1st Edition

Art and Architecture of Migration and Discrimination Turkey, Pakistan, and their European Diasporas

Edited By Esra Akcan, Iftikhar Dadi Copyright 2024
    264 Pages 59 B/W Illustrations
    by Routledge

    This book brings together essays by established and emerging scholars that discuss Pakistan, Turkey, and their diasporas in Europe. Together, the contributions show the scope of diverse artistic media, including architecture, painting, postcards, film, music, and literature, that has responded to the partitions of the twentieth century and the Muslim diasporas in Europe.

    Turkey and Pakistan have been subject to two of the largest compulsory population transfers of the twentieth century. They have also been the sites for large magnitudes of emigration during the second half of the twentieth century, creating influential diasporas in European cities such as London and Berlin. Discrimination has been both the cause and result of migration: while internal problems compelled citizens to emigrate from their countries, blatant discriminatory and ideological constructs shaped their experiences in their countries of arrival. Read together, the Partition emerges from the essays in Part I not as a pathology specific to the Balkans, Middle East, or South Asia, but as a central problematic of the new political realities of decolonization and nation formation. The essays in Part II demonstrate the layered histories and multiple migration paths that have shaped the experiences of Berliners and Londoners.

    This analysis furthers the study of modernism and migration across the borders of, not only the nation-state, but also class, race, and gender. As a result, this book will be of interest to a broad multidisciplinary academic audience including students and faculty, artists, architects and planners, as well as non-specialist general public interested in visual arts, architecture and urban literature.

    Introduction: Migration and Discrimination

    Esra Akcan and Iftikhar Dadi

    Part 1: Two Partitions

    Chapter 1: Partitions and an Anti-Xenophobic Architectural Historiography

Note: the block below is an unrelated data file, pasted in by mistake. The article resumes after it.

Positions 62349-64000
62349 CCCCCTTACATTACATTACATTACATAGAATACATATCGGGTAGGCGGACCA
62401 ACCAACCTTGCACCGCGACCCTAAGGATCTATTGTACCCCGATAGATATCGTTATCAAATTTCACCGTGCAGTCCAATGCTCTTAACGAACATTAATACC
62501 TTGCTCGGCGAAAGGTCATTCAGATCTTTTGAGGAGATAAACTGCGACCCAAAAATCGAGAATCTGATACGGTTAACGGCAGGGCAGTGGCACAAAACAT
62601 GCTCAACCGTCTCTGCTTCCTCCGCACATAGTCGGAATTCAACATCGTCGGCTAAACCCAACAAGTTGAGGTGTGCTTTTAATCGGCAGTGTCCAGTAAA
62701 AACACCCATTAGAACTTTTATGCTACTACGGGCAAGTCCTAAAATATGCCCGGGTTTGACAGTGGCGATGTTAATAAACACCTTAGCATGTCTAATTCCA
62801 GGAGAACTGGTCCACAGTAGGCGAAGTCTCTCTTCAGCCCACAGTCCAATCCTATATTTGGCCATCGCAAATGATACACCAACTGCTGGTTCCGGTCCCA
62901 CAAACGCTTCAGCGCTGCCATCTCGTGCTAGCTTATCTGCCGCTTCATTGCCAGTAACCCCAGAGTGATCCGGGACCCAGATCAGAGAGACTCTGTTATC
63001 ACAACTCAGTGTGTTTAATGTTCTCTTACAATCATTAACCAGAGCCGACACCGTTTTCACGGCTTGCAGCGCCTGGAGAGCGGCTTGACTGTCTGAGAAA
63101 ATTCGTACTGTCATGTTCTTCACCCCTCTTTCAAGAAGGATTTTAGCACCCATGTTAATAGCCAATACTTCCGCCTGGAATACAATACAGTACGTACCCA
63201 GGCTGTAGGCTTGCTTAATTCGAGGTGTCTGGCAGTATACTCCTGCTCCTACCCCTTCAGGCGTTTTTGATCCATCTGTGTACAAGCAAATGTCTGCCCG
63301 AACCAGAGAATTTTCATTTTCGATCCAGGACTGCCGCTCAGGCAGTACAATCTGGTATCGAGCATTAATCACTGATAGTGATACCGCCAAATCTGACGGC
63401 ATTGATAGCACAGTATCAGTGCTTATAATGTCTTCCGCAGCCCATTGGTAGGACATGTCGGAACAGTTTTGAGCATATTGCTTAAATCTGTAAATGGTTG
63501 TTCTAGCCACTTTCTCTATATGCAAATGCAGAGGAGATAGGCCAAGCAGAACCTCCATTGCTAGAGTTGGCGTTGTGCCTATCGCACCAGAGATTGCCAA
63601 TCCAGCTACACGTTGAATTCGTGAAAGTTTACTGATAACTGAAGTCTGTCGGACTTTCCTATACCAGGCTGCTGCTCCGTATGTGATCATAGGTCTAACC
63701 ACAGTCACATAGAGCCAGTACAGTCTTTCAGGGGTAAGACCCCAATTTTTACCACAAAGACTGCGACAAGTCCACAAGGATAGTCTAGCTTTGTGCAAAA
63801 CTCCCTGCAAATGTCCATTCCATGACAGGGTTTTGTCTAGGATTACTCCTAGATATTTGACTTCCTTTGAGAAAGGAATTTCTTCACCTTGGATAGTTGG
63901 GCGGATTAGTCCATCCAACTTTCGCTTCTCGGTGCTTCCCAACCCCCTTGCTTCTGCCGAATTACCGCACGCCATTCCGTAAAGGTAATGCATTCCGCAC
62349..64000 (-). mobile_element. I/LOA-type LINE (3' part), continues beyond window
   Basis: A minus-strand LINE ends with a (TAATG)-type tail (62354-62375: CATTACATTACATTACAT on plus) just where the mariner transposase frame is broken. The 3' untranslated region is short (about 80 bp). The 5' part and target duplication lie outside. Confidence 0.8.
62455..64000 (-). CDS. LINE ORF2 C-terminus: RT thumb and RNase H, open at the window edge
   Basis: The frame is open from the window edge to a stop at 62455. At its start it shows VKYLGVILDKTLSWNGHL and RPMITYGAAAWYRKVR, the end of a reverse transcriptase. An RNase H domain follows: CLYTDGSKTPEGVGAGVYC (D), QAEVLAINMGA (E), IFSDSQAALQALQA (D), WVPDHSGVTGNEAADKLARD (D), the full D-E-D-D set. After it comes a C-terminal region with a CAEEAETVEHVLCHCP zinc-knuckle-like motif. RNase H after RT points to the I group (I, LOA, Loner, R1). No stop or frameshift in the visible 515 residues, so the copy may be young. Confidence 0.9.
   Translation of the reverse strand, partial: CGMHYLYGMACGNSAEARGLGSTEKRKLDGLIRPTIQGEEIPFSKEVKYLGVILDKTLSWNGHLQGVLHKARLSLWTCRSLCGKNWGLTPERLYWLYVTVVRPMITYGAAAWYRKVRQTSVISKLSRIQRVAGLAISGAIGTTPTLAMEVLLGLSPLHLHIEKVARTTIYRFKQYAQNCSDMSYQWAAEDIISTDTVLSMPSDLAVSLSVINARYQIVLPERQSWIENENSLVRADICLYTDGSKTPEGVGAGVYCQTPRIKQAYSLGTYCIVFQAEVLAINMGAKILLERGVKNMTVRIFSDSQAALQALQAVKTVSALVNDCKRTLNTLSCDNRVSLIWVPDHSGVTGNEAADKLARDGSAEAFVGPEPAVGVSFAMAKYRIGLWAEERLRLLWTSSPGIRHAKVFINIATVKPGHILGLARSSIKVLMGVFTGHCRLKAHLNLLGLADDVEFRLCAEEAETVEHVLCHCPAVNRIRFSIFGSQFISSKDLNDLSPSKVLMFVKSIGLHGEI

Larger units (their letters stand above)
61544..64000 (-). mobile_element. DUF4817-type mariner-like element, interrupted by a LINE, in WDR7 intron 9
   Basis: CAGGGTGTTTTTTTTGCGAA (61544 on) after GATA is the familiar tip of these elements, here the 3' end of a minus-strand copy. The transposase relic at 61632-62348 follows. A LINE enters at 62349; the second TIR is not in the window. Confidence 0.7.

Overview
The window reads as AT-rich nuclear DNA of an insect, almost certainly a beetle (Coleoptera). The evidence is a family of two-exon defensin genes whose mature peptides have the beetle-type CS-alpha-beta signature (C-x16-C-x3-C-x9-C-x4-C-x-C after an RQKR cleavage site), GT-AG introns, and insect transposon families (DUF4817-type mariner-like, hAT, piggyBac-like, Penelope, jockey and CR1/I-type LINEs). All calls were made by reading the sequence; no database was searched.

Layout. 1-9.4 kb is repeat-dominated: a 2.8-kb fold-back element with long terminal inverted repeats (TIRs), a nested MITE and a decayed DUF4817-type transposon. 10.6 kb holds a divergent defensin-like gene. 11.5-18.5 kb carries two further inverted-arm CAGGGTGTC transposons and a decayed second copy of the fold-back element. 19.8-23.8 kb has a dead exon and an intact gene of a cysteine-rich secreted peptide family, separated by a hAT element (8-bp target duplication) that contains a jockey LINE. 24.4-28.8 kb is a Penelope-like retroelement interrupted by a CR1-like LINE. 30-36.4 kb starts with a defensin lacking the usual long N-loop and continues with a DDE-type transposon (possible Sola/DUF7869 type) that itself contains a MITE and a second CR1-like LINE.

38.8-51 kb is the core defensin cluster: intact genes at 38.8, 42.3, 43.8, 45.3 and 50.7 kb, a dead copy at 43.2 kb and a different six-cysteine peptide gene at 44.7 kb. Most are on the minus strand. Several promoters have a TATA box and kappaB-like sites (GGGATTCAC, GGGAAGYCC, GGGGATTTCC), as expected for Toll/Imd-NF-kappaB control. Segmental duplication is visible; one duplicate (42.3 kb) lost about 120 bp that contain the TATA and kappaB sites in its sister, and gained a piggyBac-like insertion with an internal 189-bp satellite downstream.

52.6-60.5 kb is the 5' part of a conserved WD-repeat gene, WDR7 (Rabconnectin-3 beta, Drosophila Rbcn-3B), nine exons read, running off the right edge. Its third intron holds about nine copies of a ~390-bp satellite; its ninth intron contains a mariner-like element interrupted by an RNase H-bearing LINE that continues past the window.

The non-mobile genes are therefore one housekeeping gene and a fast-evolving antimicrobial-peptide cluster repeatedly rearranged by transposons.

Esra Akcan

    Chapter 2: Living on Another Displacement’s Ruins: Adana’s Döşeme Neighborhood in Turkey

    Aslıhan Günhan

    Chapter 3: September 6–7, 1955–ongoing: Discrimination, Dispossession, and Practices of Memory and Survival

    Lara Fresko Madra

    Chapter 4: Homogenizing the Border: Kars after the Pogrom of 1955

    Ecem Sarıçayır

    Chapter 5: 1960s Tax Law and Non-Muslim Exodus from Istanbul: Turkification of the City

    Ipek Akpınar

    Chapter 6: Art and the 1947 Partition of South Asia

    Iftikhar Dadi

    Chapter 7: Partition Migration and Urbicide in Bapsi Sidhwa’s Ice-Candy Man

    Saba Pirzadeh

    Chapter 8: "He never said that you leave for ever": South Asian Partition and Film Migration to Pakistan

    Salma Siddique

    Chapter 9: The Perpetual Mohajirs: Leon Henrard’s Report on Pakistan’s Future

    Farhan Karim

    Chapter 10: Partition Thinking and the East African Gaze toward Pakistan

    Anooradha Iyer Siddiqi

    Part 2: Two Diasporas

    Chapter 11: Kreuzberg and an Anti-Discriminatory Architectural Historiography

    Esra Akcan

    Chapter 12: Exile, Postcards, and a Return to Cold War Berlin

    Barış Ülker

    Chapter 13: Migrants and Muses: Güney Dal’s First Novel Attracts Little Attention When Published in German Translation

    Leslie A. Adelson

    Chapter 14: Berlin as an Urban Synecdoche for Immigration

    Vinh Phu Pham

    Chapter 15: Conceiving Solidarity Across Borders

    Deniz Göktürk

    Chapter 16: Be/longing Berlin: Remembering Futures in Migration

    Omar Kasmani

    Chapter 17: Pakistani Diaspora Artists in the UK

    Iftikhar Dadi

    Chapter 18: Rasheed Araeen: An Aesthetics of Resistance

    Karen Greenwalt

    Chapter 19: The Cinema of Hanif Kureshi: My Beautiful Laundrette (1985)

    Ayesha Matthan

    Chapter 20: Fun^Da^Mental’s "Jihad Rap"

    Ted Swedenburg



    Esra Akcan is a Professor in the Department of Architecture at Cornell University. She completed her architecture degree at the Middle East Technical University in Turkey, and her Ph.D. and postdoctoral degrees at Columbia University in New York. Akcan received awards and fellowships from the Radcliffe Institute for Advanced Studies at Harvard University, Graham Foundation, Canadian Center for Architecture, American Academy in Berlin, UIC, Institute for Advanced Studies in Berlin, Clark Institute, Getty Research Institute, CAA, Mellon Foundation, DAAD and KRESS/ARIT. She is the author of Landfill Istanbul (2004); Architecture in Translation: Germany, Turkey and the Modern House (2012); Turkey: Modern Architectures in History (with Sibel Bozdoğan) (2012); Open Architecture: Migration, Citizenship and the Urban Renewal of Berlin-Kreuzberg by IBA-1984/87 (2018); and Abolish Human Bans: Intertwined Histories of Architecture (2022).

    Iftikhar Dadi is John H. Burris Professor in History of Art at Cornell University. He researches modern and contemporary art from a transnational perspective, with an emphasis on methodology and intellectual history. Another research interest examines the film, media, and popular cultures of South Asia. He has authored The Lahore Effect: Cinema Between Realism and Fable (2022), Modernism and the Art of Muslim South Asia (2010) and edited The Lahore Biennale Reader (2022) and Anwar Jalal Shemza (2015). He has co-edited Lines of Control: Partition as a Productive Space (2012); Tarjama/Translation (2009); and Unpacking Europe: Towards a Critical Reading (2001). As an artist he collaborates with Elizabeth Dadi. Their work investigates questions of memory and borders in contemporary globalization, and the productive capacities of urban informalities across the Global South.